I eat out a lot. Can that continue?
I had a client who ate out twice daily on most days of the week. She was apprehensive in learning to cook meals, let alone anything elaborate, but acknowledged she needed to change some patterns. We worked to incorporate limited ingredient meals, outlined spices to complement her food favorites, designed meal preparation around her work and family schedule, got real with her portion control and honed in on the menus at some of her favorite restaurants. She took an active role in her plan and we were soon able to improve her lab values.
Other practitioners are involved in my care. How will this integrate when I work with you?
Many of my clients work with other providers. I don’t seek for you to leave our sessions with another opinion. Always with your permission, I communicate and work with your providers to coordinate, not confuse, your care.
I’m uncomfortable revealing amounts and types of foods I generally eat.
Relax. You are likely your own worst judge! From where I sit (and with over 25 years of experience), the more information you provide the more choices you’ll have along the way. At some point, during your work with me or anyone else, you’ll need to meet yourself at least halfway in bringing to the forefront current lifestyle patterns to make the changes you seek.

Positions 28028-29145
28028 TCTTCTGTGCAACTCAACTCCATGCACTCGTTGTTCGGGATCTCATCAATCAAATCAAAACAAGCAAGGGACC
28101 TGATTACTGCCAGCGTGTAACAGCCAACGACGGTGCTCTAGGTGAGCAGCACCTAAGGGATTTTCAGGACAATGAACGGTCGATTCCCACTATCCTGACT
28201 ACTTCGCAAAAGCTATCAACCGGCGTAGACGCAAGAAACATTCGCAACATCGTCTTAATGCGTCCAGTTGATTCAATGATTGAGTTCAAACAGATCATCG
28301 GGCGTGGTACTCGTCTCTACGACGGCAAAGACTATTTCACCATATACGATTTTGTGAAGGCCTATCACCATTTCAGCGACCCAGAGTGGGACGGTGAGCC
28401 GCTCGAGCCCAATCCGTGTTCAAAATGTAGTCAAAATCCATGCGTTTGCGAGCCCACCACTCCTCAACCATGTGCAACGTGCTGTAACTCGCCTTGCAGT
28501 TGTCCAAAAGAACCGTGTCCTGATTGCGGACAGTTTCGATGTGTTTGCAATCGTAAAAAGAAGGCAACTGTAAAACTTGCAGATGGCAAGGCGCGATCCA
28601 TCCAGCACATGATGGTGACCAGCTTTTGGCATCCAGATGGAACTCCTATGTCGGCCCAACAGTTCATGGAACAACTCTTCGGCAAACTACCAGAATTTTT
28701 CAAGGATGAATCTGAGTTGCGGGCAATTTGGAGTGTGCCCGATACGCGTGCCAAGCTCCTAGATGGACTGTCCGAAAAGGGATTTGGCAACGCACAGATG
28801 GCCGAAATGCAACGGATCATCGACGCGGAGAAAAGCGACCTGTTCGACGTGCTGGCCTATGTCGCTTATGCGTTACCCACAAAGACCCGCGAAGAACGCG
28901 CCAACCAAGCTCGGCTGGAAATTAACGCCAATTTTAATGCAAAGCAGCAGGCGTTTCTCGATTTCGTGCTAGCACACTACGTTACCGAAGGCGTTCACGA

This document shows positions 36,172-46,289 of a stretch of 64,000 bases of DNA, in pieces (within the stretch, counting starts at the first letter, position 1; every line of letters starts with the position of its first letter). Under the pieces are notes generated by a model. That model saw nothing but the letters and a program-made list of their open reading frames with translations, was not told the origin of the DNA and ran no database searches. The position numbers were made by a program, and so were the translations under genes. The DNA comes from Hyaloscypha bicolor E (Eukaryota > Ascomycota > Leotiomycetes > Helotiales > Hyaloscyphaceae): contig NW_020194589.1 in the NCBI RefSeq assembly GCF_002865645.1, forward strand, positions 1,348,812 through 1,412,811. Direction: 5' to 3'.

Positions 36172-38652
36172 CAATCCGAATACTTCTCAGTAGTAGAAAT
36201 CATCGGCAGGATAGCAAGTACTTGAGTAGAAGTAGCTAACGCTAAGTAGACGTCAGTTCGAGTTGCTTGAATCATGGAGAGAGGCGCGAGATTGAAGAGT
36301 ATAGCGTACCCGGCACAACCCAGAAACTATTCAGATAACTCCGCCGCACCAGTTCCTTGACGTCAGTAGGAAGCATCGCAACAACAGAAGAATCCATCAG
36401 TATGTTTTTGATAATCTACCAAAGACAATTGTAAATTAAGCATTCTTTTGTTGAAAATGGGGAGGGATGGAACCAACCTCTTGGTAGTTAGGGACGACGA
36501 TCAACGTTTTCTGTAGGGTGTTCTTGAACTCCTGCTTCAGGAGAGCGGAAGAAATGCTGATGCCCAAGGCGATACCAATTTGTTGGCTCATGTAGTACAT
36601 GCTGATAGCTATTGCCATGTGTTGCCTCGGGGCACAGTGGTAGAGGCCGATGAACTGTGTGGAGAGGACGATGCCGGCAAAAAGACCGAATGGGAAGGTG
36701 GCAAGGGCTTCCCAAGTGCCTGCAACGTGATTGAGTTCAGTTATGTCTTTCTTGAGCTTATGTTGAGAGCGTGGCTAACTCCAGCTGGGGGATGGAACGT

I want to get off all my medications. Can you help me?
It depends. The less medication a person has on board is always the preferred route and nutrition can better the situation no matter where the starting point. That being said, I view necessary medications much like a down, active, electrical wire – you need to put out the spark first (keeping the medication), seek to better your lifestyle with appropriate changes and then reevaluate with the prescribing provider.
I’m on a host of different medications and supplements; do any of them dangerously interact with each other?
Virtually all medications and supplements have side effects which range from posing a nuisance to causing harm. Sometimes changing whether they’re taken with or without food, which types of foods, which forms and the order in which you take them can make all the difference.
What are your credentials?
Alisa received her Bachelor of Science degree in Dietetics from Michigan State University. She completed her dietetic internship at The University of Cincinnati Hospital and has been registered as a Licensed Dietitian since 1992. After beginning her career in teaching hospitals and medical centers she sought prevention as a primary focus and obtained a Master’s Degree in Public Health Nutrition from The University of Michigan in 1997. From there she has expanded her nutrition education audience to include a variety of community settings. She then advanced her education by becoming a Certified Health and Wellness Coach. She is an active member of her field’s professional associations and of the American College of Lifestyle Medicine, where she was the founder of its Registered Dietitian Member Interest Group.